In Norse mythology, Ragnarok is the apocalyptic final battle between the Gods of Asgard and their rivals, the giants of Jotunheim and Muspelheim. The conflict destroys both sides and their realms. In the Marvel Universe, Ragnarok isn’t the final battle between the Gods and the Giants, it’s merely the last stage in an endless cycle that’s been repeating over and over again for countless centuries.
In the one-shot “Thor: Ages of Thunder,” in stores this week, writer Matt Fraction (“The Immortal Iron Fist,” “Uncanny X-Men”) and artist Patrick Zircher (“Cable and Deadpool,” “Terror, Inc.”) chronicle some of the tales of Thor and his fellow Asgardians from past Ragnarok cycles. CBR News spoke with both creators about the project.
“Ages of Thunder” came about when Fraction had a sudden revelation about Thor after years of never knowing how to approach the character. “I had a Thor breakthrough. I suddenly got it,” the writer told CBR News. “It wasn’t just that I got it. I got really excited and started to nag my editor, Warren Simons, who edits 'Thor,’ about it. I just started throwing out these images and ideas for Thor. In the middle of a discussion about 'Iron Fist’ or 'The Order’ I’d be like, 'Hey Warren. You know what would be awesome in Thor?’ I couldn’t shake it. But than the stars finally aligned and Warren said, 'Why don’t you stop being an annoying prick about this Thor stuff and we’ll put something together.’”
InSimons didn’t have to do much convincing to get Patrick Zircher to draw the project that would become “Ages of Thunder.” Explained the artist, “While Warren and I were working together on 'Terror Inc.,’ there was a fair bit of 'sword & sorcery’ material in the origin and flashbacks. Barbarians and sorcerous knights. I really love drawing that stuff and I guess it showed. Warren liked the sequence a lot and asked if I wanted more work like it. Well, Warren edits 'Thor.’ He of the golden hair and mighty hammer. He who did taketh my lunch money every time I passeth the newsstand on the way to school. I think the first issue I picked up as a kid was actually Kirby's last. John Buscema followed on art, and John was one of Marvel's all-time great fantasy artists.”
Fraction believes Thor’s defining personality traits depend on what era of the character one is looking at, but believes there is one character element which links all the eras. “What came to me in my breakthrough was that I finally understood the epic quality the character has to have,” he stated. “It’s that colossal power that comes from a god like character.”
Zircher sees Thor as the perfect melding of Marvel hero and mythological warrior. “Thor's a different man than Daredevil, Wolverine, or Iron Man, with a different body language and mannerisms,” he remarked. “He's a hero from an age of barbarism. Confident. Iron-willed. Dangerous. That's how I like Thor and it's the kind of Thor I want to draw.”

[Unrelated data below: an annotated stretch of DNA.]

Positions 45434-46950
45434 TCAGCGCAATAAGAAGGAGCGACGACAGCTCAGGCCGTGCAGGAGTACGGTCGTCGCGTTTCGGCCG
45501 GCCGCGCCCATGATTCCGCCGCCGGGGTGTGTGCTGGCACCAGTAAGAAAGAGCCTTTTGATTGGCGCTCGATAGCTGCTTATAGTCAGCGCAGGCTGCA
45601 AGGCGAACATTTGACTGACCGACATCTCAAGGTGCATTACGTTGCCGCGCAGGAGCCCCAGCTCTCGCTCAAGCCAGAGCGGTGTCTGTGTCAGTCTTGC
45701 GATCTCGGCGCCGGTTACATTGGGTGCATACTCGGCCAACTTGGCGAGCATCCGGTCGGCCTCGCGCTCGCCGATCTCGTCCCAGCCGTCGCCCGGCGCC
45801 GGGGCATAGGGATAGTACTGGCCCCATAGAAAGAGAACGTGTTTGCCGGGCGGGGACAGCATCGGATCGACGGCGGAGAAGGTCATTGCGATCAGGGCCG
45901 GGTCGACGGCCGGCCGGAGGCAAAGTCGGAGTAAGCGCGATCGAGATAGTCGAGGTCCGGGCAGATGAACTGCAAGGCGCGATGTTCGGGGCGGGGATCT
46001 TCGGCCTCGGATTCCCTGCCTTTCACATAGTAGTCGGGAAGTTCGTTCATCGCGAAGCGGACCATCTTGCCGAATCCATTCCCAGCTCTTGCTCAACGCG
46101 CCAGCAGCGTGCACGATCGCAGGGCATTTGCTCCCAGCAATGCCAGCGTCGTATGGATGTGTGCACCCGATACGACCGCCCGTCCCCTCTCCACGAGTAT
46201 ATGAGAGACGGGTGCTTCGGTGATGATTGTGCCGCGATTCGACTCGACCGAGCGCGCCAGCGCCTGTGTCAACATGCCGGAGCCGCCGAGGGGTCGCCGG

In “Ages of Thunder,” Thor is dangerously overconfident. “He’s the brash warrior of 15 Ragnaroks past,” Fraction explained. “The grand story is about Thor’s arrogance and disconnection from humanity. We see him as a god who doesn’t believe he needs other gods or man. So this is ultimately a story of how Thor’s arrogance was his undoing set against a very heroic and very traditional backdrop of Norse mythology.”
Fraction’s depictions of traditional Norse mythology in “Ages of Thunder” are inspired and informed by Stan Lee and Jack Kirby’s “Tales of Asgard” back-up stories, which appeared in early issues of “Thor.” “That’s the template,” Fraction stated. “We’re taking these, great epic stories, folding them around the Marvel characters and remixing and reworking them. We’ll borrow bits from one story and put them in another. So we’re taking the stories from this traditional cycle and building a new narrative out of all the parts.”
The tone of Fraction’s story in “Thor: Ages of Thunder” is as big as the title character. “It’s epic and colossal,” he said. “These are huge stories with lots of thundering action. Everything is turned up to the god scale of things. It’s god-sized, in a way.”
To give “Ages of Thunder” the appropriate “god-sized” feel, Fraction and Zircher experimented with the book’s layout. “The entire story is laid out in double-page spreads. But the story still has plenty of panels and content,” Zircher explained. “It's not just a series of gratuitous splashes. It was Matt's idea-- and it's been exciting, challenging, and a bit of a bitch. Multiple panels have to fall into the space right or left of the fold, those panels that do cross the page have that ever-present fold in the center to contend with, and the whole thing has to feel like a natural read. If it hadn't worked, I'd have cursed